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Twitter is over three years old and many people still don't get it. Just last week, The NewYorker's George Packer called it “crack for media addicts.” But will real-time oversharing services make it into the mainstream?

At The Future of Space and Time talk during Social Media Week in New York on Wednesday, panelists from the tech world noted that conditioning larger audiences to share their real-time info and location will be necessary for such technologies to truly take off.

And for advertisers, this could be the key to actually serving those relevant ads everyone's always talking about.

Sponsored by Wired, the talk featured panelists who all work on projects where users share information online, whether it be their location or answers posed by online users. And while gaming and social aspects have driven user rates to date, wider adoption dependson utility.

Chris Dixon, CEO and cofouner of Hunch, thinks it all comes down to Clayton Christensen's Innovator's Dilemma: 

"One of the key characteristic of new disruptive technology is that it starts out looking like a toy. That's so often why big companies ignore and dismiss it."

But the big hurdle for start-ups is to get users play with and use their tools on a daily basis. Dixon divides people into two groups for these purposes: "techies" and "normals." Many new digital tools are quickly adopted by techies, but "when it becomes critical infrastructure is when it crosses over to the normals," he says.

With adoption of location-based tools, things are just getting started. The tipping point will be when people start depending on the store of information they provide on a daily basis.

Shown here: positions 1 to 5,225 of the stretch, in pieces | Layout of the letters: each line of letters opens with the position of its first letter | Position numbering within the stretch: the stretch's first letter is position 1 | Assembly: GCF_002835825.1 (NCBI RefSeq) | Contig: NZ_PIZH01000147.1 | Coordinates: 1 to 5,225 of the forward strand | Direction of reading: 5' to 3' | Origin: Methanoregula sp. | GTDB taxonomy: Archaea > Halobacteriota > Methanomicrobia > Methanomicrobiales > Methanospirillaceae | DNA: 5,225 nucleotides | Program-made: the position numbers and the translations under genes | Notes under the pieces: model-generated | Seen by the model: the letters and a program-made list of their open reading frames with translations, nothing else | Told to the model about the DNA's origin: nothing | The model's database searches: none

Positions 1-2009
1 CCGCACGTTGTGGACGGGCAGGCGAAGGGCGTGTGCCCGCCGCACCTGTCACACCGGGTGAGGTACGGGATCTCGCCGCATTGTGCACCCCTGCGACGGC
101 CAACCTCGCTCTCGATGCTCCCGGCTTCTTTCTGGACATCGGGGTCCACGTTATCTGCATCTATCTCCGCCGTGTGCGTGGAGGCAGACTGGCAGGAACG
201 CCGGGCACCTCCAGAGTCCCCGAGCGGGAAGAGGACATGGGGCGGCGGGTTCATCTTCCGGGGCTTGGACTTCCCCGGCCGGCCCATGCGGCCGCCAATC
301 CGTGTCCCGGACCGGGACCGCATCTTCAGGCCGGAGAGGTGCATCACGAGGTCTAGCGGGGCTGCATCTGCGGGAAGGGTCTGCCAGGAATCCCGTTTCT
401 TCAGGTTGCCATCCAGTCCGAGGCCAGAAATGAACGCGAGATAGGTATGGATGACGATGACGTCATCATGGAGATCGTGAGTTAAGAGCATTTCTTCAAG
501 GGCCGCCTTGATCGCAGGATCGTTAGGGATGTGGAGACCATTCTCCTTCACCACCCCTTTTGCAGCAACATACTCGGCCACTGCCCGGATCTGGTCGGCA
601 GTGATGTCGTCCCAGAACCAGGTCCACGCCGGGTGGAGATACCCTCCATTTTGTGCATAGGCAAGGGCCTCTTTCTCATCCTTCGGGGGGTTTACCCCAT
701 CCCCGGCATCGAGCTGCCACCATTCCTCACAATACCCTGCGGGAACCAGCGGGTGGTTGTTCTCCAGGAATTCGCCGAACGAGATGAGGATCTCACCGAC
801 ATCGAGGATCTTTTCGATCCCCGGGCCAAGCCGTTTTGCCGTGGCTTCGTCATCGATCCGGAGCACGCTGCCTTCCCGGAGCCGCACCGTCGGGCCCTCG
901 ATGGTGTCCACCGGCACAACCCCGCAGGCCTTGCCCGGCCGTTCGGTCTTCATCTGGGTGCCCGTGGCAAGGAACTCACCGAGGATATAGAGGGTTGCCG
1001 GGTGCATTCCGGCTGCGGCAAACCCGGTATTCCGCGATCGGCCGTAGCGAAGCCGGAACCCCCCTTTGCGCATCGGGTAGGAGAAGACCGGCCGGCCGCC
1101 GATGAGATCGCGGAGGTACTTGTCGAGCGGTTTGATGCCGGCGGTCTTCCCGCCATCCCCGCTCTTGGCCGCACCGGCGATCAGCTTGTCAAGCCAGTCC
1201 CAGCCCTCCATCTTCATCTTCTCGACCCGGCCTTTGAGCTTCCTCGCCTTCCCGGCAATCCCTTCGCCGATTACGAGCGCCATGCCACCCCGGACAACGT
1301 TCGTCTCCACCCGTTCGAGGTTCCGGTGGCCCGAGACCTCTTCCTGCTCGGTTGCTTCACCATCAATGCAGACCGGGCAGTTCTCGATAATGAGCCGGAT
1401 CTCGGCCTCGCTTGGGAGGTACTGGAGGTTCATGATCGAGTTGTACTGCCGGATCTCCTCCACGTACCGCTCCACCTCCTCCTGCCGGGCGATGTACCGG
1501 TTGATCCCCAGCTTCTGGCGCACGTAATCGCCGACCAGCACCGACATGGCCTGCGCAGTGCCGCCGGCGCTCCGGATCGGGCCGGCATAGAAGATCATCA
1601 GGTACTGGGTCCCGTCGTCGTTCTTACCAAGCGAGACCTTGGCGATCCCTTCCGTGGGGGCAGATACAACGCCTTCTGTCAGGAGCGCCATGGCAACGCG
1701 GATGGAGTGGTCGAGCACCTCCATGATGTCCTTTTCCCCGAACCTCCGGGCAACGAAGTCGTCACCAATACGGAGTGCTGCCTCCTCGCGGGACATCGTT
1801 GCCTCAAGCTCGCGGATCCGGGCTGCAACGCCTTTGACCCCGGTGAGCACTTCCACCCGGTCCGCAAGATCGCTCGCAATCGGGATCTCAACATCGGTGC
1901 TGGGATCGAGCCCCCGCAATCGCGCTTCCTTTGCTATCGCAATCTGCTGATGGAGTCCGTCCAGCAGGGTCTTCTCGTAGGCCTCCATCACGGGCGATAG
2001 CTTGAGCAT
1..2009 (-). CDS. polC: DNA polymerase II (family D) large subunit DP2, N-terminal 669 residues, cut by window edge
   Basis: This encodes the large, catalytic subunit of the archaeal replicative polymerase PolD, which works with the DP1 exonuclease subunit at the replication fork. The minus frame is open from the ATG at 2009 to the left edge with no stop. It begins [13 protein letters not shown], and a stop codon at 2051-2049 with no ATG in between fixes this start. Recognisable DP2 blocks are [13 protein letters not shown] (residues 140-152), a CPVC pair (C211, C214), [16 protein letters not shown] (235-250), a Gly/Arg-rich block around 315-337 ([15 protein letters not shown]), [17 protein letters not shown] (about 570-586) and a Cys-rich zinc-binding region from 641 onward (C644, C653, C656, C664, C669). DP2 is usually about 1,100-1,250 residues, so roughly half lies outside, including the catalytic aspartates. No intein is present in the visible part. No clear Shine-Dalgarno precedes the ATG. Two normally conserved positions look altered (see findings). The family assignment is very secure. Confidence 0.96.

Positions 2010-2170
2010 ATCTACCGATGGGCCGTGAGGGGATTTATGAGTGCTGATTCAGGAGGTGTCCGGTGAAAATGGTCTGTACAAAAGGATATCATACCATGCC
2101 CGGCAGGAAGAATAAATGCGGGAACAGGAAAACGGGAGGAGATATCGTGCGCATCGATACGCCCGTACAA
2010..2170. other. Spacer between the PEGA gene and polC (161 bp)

Tony Jebara, associate professor of Computer Science at Columbia University & Chief Scientist at Sense Networks, puts it this way:

"When you're in a new city, you have to start from scratch. And you realize how much better off you are with these tools."

It's exactly then, when services become personally useful, that people start saying "maybe my phone should be tracking me," says Dennis Crowley, co-founder of mobile check-in service Foursquare.

For advertisers, that is a pivotal moment. If users are voluntarily sharing information, they are more open to that info being used to serve them more pertinent advertising.

The online advertising industry is currently dealing with possible regulation from the Federal Trade Commision because consumers are often unaware or confused about how their personal information is tracked and used online.

But real-time microblogging and location-sharing services that are cropping up now get users to volunteer that information without any back channels.

Once a mass quantity of users get in the habit of sharing certain bits of data, they will have done much of the work of behavioral targeters for them.

According to Crowley:

"The data set that people want you to have about them is better than things that are collected passively about them."

Mostly because getting information directly from the source is better than trying to guess it from their browsing habits. The key, of course, is to get people sharing online — especially in spaces that are now considered "oversharing" by many consumers.

As Crowley puts it, "As you start to put together these interesting profiles, there's an opportunity for retailers to woo you to go from one spot to the next."

If advertisers deal with digital information shared online in the right ways, they'll end up improving consumer experiences instead of worrying about regulatory oversight. And as more of this information gets shared online, that will become more of a reality.

image: Dodgeball

Meghan Keane

Published 3 February, 2010 by Meghan Keane

Based in New York, Meghan Keane is US Editor of Econsultancy. You can follow her on Twitter: @keanesian.

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